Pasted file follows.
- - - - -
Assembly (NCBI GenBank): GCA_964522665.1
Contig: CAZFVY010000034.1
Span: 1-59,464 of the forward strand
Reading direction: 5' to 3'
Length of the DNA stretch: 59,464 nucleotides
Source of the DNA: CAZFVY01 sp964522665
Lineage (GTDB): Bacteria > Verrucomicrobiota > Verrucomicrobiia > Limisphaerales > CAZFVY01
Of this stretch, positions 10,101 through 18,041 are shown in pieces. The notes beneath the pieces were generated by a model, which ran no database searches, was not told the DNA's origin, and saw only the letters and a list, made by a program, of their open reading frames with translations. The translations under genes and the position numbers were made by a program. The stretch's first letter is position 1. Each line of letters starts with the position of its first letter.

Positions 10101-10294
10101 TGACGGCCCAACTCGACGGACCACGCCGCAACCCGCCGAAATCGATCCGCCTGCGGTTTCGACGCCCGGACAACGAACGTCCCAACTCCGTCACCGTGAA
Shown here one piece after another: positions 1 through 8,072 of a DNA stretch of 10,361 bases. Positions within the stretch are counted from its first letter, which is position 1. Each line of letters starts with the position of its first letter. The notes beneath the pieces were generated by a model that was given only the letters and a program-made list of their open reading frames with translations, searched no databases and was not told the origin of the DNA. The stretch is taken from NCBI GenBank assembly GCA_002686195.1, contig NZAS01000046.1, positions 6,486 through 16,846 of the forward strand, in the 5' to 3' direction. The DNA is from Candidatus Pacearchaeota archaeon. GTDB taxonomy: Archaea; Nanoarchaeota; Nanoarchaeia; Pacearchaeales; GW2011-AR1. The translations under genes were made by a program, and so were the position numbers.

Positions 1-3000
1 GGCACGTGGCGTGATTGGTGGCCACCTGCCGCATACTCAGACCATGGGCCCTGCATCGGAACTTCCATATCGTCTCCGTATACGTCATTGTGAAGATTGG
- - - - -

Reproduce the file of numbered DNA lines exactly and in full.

Assembly (NCBI GenBank): GCA_964522665.1
Contig: CAZFVY010000034.1
Span: 1-59,464 of the forward strand
Reading direction: 5' to 3'
Length of the DNA stretch: 59,464 nucleotides
Source of the DNA: CAZFVY01 sp964522665
Lineage (GTDB): Bacteria > Verrucomicrobiota > Verrucomicrobiia > Limisphaerales > CAZFVY01
Of this stretch, positions 10,101 through 18,041 are shown in pieces. The notes beneath the pieces were generated by a model, which ran no database searches, was not told the DNA's origin, and saw only the letters and a list, made by a program, of their open reading frames with translations. The translations under genes and the position numbers were made by a program. The stretch's first letter is position 1. Each line of letters starts with the position of its first letter.

Positions 10101-10294
10101 TGACGGCCCAACTCGACGGACCACGCCGCAACCCGCCGAAATCGATCCGCCTGCGGTTTCGACGCCCGGACAACGAACGTCCCAACTCCGTCACCGTGAA
Shown here one piece after another: positions 1 through 8,072 of a DNA stretch of 10,361 bases. Positions within the stretch are counted from its first letter, which is position 1. Each line of letters starts with the position of its first letter. The notes beneath the pieces were generated by a model that was given only the letters and a program-made list of their open reading frames with translations, searched no databases and was not told the origin of the DNA. The stretch is taken from NCBI GenBank assembly GCA_002686195.1, contig NZAS01000046.1, positions 6,486 through 16,846 of the forward strand, in the 5' to 3' direction. The DNA is from Candidatus Pacearchaeota archaeon. GTDB taxonomy: Archaea; Nanoarchaeota; Nanoarchaeia; Pacearchaeales; GW2011-AR1. The translations under genes were made by a program, and so were the position numbers.

Positions 1-3000
1 GGCACGTGGCGTGATTGGTGGCCACCTGCCGCATACTCAGACCATGGGCCCTGCATCGGAACTTCCATATCGTCTCCGTATACGTCATTGTGAAGATTGG